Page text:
Union proudly presents:
2023 Artist Spotlight: Janice Toulouse
Toronto is home to many talented artists, and Union and City of Toronto are committed to the exhibition of public art to enrich communities and shine a spotlight on local artists. Frequently, open calls for submissions are held for public art projects, and we are constantly enthralled by the breadth and depth of work submitted, making it challenging to select only one finalist. This project was born out of a love for Janice’s art, and although she was not selected for the Unionale project, the programming team was committed to finding a home for her pieces here in the Front Street promenade. Her work will rotate on a quarterly basis for the duration of 2023.
Currently on display: Red Drum and Save The Trees
Red Drum Acrylic on canvas, 22 x 60 inches, 2020. During an artist retreat in the picturesque south of France, Janice ventured outdoors to embrace the liberating world of abstract gesture painting. Little did she know that her canvas would transform into a beautiful semblance of a drum and its stick – a shape she holds close to her heart as a player of the Ojibwe traditional hand drum. Now, she’s thrilled to bring this creation back to her home country, Canada, and share it with all of you.
Save The Trees Acrylic on canvas, 22 x 60 inches, 2020. Janice’s journey in the south of France led her to create this poignant masterpiece while immersed in the freedom of abstract gesture painting. As she was trying to paint peacefully, an unfortunate incident occurred – witnessing a neighbor cut down a tree so harshly that it left the tree looking sad and devastated. This profound moment inspired her to advocate for a cleaner climate and an end to clearcutting forests. Her artwork serves as a powerful reminder that we must stand together to preserve our precious trees and protect nature’s delicate balance.
Janice Toulouse is a senior Ojibwe artist, a member of Garden River First Nation, born and raised in Serpent River and Toronto. She lives in Sault Ste Marie, Ontario. She was the first in history Indigenous graduate and earned a Master of Fine Arts from Concordia University in Montreal in 1985. She taught Painting and Indigenous Art History at Emily Carr University in Vancouver for twenty years until retiring in 2017. Her art practice is to share her life as a Anishinaabe Kwe painter and storyteller. Her artworks investigate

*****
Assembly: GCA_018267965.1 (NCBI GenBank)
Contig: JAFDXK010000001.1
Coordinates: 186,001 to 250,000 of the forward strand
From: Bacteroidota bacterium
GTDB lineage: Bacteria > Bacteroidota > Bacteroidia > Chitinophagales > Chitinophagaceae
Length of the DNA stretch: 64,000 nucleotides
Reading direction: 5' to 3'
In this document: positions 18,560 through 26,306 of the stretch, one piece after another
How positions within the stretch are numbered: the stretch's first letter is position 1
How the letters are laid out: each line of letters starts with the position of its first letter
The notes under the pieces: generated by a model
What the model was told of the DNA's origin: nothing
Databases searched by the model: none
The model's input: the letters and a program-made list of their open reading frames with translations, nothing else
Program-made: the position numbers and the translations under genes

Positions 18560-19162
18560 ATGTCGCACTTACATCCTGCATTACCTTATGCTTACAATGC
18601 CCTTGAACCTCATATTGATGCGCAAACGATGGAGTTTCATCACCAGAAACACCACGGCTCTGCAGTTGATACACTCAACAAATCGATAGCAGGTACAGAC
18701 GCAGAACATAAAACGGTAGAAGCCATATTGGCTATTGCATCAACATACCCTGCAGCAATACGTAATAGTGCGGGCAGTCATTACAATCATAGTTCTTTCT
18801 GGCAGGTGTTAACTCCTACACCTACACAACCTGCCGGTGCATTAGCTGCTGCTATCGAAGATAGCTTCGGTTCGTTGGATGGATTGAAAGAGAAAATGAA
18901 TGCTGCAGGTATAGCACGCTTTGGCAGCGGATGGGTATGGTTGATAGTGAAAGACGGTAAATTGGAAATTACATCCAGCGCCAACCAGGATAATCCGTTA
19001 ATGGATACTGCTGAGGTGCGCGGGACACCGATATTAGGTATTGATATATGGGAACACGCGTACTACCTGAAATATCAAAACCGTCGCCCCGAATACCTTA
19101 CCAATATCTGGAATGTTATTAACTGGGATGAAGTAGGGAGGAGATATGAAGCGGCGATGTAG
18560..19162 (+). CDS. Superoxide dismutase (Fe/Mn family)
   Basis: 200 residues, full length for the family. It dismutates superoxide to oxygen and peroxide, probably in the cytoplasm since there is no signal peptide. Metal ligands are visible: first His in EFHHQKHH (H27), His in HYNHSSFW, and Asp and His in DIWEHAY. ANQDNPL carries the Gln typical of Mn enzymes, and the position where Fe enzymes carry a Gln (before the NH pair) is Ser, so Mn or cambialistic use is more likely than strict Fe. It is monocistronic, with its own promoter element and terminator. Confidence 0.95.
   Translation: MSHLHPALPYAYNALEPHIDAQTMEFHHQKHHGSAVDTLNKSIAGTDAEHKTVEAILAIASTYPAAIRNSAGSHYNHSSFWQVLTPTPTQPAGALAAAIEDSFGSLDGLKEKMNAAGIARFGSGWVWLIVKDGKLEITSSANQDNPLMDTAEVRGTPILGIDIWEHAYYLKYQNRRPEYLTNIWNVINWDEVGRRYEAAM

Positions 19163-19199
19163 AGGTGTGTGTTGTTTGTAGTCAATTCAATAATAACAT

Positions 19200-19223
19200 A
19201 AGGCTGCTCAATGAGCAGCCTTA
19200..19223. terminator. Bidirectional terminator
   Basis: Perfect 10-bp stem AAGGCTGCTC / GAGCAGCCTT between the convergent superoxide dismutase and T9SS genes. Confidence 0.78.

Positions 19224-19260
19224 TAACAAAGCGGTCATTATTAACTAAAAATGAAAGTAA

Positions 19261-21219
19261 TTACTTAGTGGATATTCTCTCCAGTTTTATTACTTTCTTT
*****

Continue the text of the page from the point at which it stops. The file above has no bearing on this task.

land rights and the respect of nature and traditional spiritual beliefs. She pursues her artistic work to create paintings and installations that honor her Anishinaabe ancestry. Her work is in public collections across Canada. She has exhibited internationally, in Canada, U.S.A, and Europe. Toulouse is an awards recipient, including: 2019 Ontario
Arts Council Indigenous Arts Award, 2017 Canada 150 Hnatyshyn Art Award, and 2009 Canada Council of the Arts, International Travel Grant.
Union is committed to reflecting the diversity of Canadians in all our programs and operations. Our programming vision encourages and celebrates creativity, diversity, inclusion and accessibility. Our goal is to strengthen the connection between public art and civic engagement ultimately create connectedness amongst our communities.
The City of Toronto’s new 10-Year of Public Art Strategy was launched by ArtworxTO: Toronto’s Year of Public Art 2021-2022, signaling Toronto’s renewed commitment to public art. The program celebrates Toronto’s incredible collection of public art and the artists behind it, supports artists and art projects that reflect Toronto’s diversity, and creates more opportunities for the public to engage with art in their everyday lives. Toronto’s commitment to this exciting new program underscores a dedication to the arts sector as an essential component of a vibrant city.